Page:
The Highland City Council on Jan. 19 unanimously approved a three-year rate hike to pay for upgrades on the city’s aging mains and bring its water fund operating budget back into the black.
Approval came two weeks after the council unanimously rejected a plan to raise water rates over the next 10 years. The City Council and Mayor Joe Michaelis said a 10-year plan would have been too long, especially in today’s tough and uncertain economic times.
The latest proposed rate hike will go into effect with the Feb. 1 billing, said Joe Gillespie, the city’s director of Public Works.
As previously proposed, a typical single-family household, which uses 4,500 gallons of water a month, will see its monthly water bill increase by 16 percent in the first two years under the approved plan and 3 percent in the third and final year of the rate hike.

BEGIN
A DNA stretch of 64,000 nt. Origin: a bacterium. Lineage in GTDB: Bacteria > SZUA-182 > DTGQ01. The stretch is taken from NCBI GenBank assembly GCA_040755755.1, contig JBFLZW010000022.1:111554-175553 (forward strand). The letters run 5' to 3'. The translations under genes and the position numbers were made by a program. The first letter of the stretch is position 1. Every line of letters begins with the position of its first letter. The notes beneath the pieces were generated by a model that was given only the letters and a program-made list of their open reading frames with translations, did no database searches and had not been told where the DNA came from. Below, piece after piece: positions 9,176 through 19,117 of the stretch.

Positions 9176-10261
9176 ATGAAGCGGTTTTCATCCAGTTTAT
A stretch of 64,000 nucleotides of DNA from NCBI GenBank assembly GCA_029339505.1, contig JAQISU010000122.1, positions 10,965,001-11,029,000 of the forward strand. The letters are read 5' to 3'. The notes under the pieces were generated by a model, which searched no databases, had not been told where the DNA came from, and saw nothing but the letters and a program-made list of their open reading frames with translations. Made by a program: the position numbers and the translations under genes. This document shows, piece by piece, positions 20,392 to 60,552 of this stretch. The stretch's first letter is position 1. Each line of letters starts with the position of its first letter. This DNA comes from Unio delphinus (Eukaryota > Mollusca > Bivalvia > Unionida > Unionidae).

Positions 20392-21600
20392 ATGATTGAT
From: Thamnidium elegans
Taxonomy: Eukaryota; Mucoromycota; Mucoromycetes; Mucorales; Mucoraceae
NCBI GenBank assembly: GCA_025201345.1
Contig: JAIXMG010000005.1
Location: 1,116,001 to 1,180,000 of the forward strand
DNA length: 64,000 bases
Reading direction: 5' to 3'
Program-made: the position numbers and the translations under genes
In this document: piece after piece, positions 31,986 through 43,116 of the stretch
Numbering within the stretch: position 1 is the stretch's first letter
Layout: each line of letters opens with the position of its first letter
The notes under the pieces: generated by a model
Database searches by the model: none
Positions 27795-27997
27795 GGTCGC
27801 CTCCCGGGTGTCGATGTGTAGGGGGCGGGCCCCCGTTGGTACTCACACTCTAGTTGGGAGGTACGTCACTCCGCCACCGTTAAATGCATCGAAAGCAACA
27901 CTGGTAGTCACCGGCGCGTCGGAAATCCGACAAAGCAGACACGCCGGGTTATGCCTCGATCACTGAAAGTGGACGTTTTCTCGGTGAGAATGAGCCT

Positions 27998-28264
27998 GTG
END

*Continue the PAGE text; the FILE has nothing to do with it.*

Currently, the typical household pays $27.21 for water. That same family will be paying $31.57 a month over the next year. In year two, that same homeowner will pay $36.62 a month. In year three, the price will increase to $37.71.
In addition to serving Highland, the city supplies water to Grantfork, Pierron and St. Jacob.
Gillespie said Hurst-Roche will create a water main master plan to prioritize improvements.
“Hurst-Roche will evaluate the revenue from the current water rates for consumption of water in comparison to the expenses for operation, maintenance and cost of capital improvements of the water system,” he said. “Once we get the master plan together, then we can see what kind of dollars we are matched up against.”
Some of the city’s original cast iron water mains might be close to 80 years old, if not older. The city’s last water main improvement project was in 2006.
Also, without the rate hike, the city’s water revenue fund was projected to finish the current fiscal year with a $140,000 deficit.
Gillespie said the water fund will be able to finish this year with a positive net position as a result of the rate increase.